He is best known for his work as a founding member of the groundbreaking Paul Butterfield Blues Band in the early ‘60s, recordings with legends such as Clifton Chenier, John Lee Hooker, and The Allman Brothers, and the pop success of his own 1976 smash hit “Fooled Around and Fell In Love.” His 2008 album “The Blues Rolls On” was nominated for a Grammy.
A go-to session drummer, Jim Keltner is best known for his session work on solo recordings by three of The Beatles: George Harrison, John Lennon and Ringo Starr, according to www.drummerworld.com. He also has worked with fellow Tulsa Sound pioneer Leon Russell, Eric Clapton, Gabor Szabo, Delaney Bramlett, Roy Orbison, Harry Nilsson, Jerry Garcia, Steely Dan, Joe Cocker, Van Dyke Parks, the Rolling Stones, Ronnie Wood, Bill Wyman, Mick Jagger, Keith Richards, Bob Dylan, Joni Mitchell, Brian Wilson, Seals and Crofts, The Ramones, Bill Frisell, Neil Young, Crosby, Stills, Nash and Young, Phil Keaggy, Steve Jones, Crowded House, Fiona Apple, Elvis Costello, The Bee Gees, Jackson Browne, The Manhattan Transfer, Randy Newman, Ry Cooder, Sam Phillips, Los Lobos, Pink Floyd, Warren Zevon, Rufus Wainwright, Tom Petty, Gillian Welch, the Steve Miller Band, Alice Cooper, Sheryl Crow and Lucinda Williams.
He and Starr were the drummers on the Concert for Bangladesh, rock music’s first charity benefit, initiated by George Harrison and Ravi Shankar, in August 1971 at Madison Square Garden in New York; he also performed at the Garden in 1972 for John Lennon’s “One To One” benefit for the Willowbrook State School.
Keltner continues to work as a musician, drumming on the newly released tribute album “The Breeze (An Appreciation of JJ Cale).”
Fellow drummer Chuck Blackwell starting playing bars around Tulsa when he was 13 years old. He always had a note in his pocket written by his mother and signed by his mother and father saying “To whom it may concern: Chuck Blackwell has his mother and father’s permission to play in this bar.” By the time Blackwell reached high school, he was playing with fellow Tulsan Leon Russell around town. After graduation, Blackwell went on the road with Russell.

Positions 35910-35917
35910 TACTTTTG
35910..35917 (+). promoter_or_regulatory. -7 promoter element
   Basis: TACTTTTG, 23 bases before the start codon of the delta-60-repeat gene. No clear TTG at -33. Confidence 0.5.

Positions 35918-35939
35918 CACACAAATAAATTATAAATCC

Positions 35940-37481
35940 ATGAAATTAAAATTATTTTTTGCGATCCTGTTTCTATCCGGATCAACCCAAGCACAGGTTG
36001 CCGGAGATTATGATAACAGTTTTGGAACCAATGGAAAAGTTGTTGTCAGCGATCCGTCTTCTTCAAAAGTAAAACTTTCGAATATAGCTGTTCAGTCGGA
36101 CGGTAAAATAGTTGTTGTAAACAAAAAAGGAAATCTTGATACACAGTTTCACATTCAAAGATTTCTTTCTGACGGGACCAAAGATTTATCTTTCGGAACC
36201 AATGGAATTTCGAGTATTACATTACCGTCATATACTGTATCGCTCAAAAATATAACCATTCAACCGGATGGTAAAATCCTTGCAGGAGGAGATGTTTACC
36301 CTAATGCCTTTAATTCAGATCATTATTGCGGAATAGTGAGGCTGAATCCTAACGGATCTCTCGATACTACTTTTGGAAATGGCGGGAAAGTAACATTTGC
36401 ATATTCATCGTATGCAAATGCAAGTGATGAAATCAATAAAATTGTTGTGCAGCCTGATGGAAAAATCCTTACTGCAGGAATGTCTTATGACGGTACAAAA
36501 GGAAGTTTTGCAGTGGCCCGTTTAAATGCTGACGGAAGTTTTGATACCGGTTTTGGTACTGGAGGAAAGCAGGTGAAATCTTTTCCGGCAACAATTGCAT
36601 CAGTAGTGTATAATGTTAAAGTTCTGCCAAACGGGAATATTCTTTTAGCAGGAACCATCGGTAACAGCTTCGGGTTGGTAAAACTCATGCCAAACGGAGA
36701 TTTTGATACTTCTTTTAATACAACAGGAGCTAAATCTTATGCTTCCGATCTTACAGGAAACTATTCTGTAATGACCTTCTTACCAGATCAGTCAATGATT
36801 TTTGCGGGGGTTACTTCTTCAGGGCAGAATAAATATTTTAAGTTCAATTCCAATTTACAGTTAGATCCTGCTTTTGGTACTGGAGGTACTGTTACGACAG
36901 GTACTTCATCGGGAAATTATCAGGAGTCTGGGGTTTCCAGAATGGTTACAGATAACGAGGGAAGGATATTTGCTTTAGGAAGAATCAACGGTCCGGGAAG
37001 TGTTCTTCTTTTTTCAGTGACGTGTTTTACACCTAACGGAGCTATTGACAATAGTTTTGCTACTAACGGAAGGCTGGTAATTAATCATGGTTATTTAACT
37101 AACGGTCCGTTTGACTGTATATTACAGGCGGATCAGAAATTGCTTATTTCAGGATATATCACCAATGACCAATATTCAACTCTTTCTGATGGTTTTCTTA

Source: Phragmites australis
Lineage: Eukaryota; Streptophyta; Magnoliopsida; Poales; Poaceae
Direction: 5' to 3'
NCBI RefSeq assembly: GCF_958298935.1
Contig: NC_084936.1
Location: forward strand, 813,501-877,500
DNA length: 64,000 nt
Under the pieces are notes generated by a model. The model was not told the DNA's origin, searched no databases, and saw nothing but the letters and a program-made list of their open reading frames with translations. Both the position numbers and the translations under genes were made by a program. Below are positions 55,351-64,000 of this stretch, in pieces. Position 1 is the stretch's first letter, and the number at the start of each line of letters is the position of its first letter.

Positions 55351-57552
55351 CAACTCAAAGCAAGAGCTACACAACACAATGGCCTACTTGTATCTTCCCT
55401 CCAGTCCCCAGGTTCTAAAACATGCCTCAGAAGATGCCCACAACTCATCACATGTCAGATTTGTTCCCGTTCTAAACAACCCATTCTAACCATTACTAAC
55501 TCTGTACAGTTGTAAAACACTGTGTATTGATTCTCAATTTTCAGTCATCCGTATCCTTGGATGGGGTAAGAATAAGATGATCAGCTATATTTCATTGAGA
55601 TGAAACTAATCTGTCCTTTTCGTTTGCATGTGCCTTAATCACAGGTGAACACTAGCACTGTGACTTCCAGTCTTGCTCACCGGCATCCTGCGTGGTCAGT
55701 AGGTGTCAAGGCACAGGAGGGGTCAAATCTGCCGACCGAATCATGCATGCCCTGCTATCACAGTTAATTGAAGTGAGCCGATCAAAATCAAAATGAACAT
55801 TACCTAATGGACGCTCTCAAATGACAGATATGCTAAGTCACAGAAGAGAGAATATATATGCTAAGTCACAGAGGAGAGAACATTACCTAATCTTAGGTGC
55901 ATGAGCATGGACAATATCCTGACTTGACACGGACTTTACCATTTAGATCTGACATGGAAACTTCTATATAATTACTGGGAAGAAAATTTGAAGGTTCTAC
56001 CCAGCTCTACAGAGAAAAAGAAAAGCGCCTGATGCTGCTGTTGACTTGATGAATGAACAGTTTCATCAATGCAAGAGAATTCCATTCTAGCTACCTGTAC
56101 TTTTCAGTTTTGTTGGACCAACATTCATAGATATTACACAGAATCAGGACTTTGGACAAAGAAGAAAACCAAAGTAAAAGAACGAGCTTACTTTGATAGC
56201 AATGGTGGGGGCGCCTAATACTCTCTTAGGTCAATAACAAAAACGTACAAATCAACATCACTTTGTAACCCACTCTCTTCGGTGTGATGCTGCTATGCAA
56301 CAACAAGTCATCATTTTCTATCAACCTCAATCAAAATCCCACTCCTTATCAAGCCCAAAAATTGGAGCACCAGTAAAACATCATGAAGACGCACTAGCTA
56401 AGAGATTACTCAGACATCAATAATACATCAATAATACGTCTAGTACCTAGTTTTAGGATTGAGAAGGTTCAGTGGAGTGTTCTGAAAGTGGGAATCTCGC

He broke with Russell in 1973 but continued to play the “big time,” according to The Oklahoman Archives.
Blackwell also played for the Everly Brothers, Little Richard, Jerry Lee Lewis, Taj Mahal and Joe Cocker. He played before audiences of 40,000 to 75,000 in Europe, Canada, South America and Japan, as well as major cities in the United States. In addition, he was a staff drummer on the nationally-televised prime-time show “Shindig” in the ’60s.
One of the founders of West Coast America blues, Lowell Fulson recorded steadily from the 1940s through ’90s. According to AllMusic.com, the guitarist recorded every variation of the blues imaginable: Polished urban blues, rustic two-guitar duets with his younger brother Martin and funk-tinged grooves that pierced the mid-’60s charts.
Exposed to the Western swing of Bob Wills, as well as indigenous blues while growing up in Oklahoma, the Tulsa native moved to was off to Oakland, Calif., in the 1940s after a brief stint in the Navy. In California, he made his first 78s for fledgling producer Bob Geddins. Soon enough, Fulson was fronting his own band and cutting a stack of records for Big Town, Gilt Edge, Trilon, and Down Town. Swing Time records snapped up Fulson in 1948, and the hits really began to flow: the immortal “Every Day I Have the Blues” (an adaptation of Memphis Slim’s “Nobody Loves Me”), “Blue Shadows,” the two-sided holiday perennial “Lonesome Christmas,” and a groovy midtempo instrumental “Low Society Blues” that really hammers home how tremendously important pianist Lloyd Glenn and alto saxist Earl Brown were to Fulson’s maturing sound (all charted in 1950).
Fulson toured extensively from then on, his band stocked for a time with dazzling pianist Ray Charles (who later covered Lowell’s “Sinner’s Prayer” for Atlantic) and saxist Stanley Turrentine. After a one-off session in New Orleans in 1953 for Aladdin, Fulson inked a longterm pact with Chess in 1954.
He continued to perform until 1997, when health problems forced the career bluesman into a reluctant retirement. He died in 1999 just weeks shy of his 78th birthday.